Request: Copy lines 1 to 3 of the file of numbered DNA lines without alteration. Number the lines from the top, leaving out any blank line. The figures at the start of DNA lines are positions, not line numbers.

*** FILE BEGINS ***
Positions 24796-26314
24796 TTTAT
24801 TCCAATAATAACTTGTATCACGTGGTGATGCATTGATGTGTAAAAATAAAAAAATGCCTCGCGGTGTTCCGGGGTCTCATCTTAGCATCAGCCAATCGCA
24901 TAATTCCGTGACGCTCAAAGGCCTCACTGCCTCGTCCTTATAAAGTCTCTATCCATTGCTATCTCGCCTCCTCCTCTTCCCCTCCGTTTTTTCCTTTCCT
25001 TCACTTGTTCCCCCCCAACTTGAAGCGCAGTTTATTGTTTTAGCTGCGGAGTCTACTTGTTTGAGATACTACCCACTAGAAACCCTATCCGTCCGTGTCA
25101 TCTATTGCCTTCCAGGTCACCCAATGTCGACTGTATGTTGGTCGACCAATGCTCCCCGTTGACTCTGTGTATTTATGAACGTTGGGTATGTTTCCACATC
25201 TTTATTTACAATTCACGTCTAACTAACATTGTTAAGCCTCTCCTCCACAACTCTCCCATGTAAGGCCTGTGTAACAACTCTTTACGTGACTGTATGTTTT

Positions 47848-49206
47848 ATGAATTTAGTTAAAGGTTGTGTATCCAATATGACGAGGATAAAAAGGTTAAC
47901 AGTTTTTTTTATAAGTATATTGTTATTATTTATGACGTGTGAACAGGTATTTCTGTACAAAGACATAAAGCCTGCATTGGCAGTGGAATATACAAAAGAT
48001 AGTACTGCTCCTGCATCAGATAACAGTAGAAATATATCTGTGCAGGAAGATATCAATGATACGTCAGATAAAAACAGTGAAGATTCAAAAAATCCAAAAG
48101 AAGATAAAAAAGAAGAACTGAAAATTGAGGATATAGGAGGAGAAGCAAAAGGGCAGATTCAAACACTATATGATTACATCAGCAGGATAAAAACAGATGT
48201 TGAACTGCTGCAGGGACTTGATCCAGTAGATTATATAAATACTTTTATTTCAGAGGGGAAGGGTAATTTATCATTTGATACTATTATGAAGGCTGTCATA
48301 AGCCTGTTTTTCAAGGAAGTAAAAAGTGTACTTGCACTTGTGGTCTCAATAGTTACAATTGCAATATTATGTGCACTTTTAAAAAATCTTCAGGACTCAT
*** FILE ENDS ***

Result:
Positions 24796-26314
24796 TTTAT
24801 TCCAATAATAACTTGTATCACGTGGTGATGCATTGATGTGTAAAAATAAAAAAATGCCTCGCGGTGTTCCGGGGTCTCATCTTAGCATCAGCCAATCGCA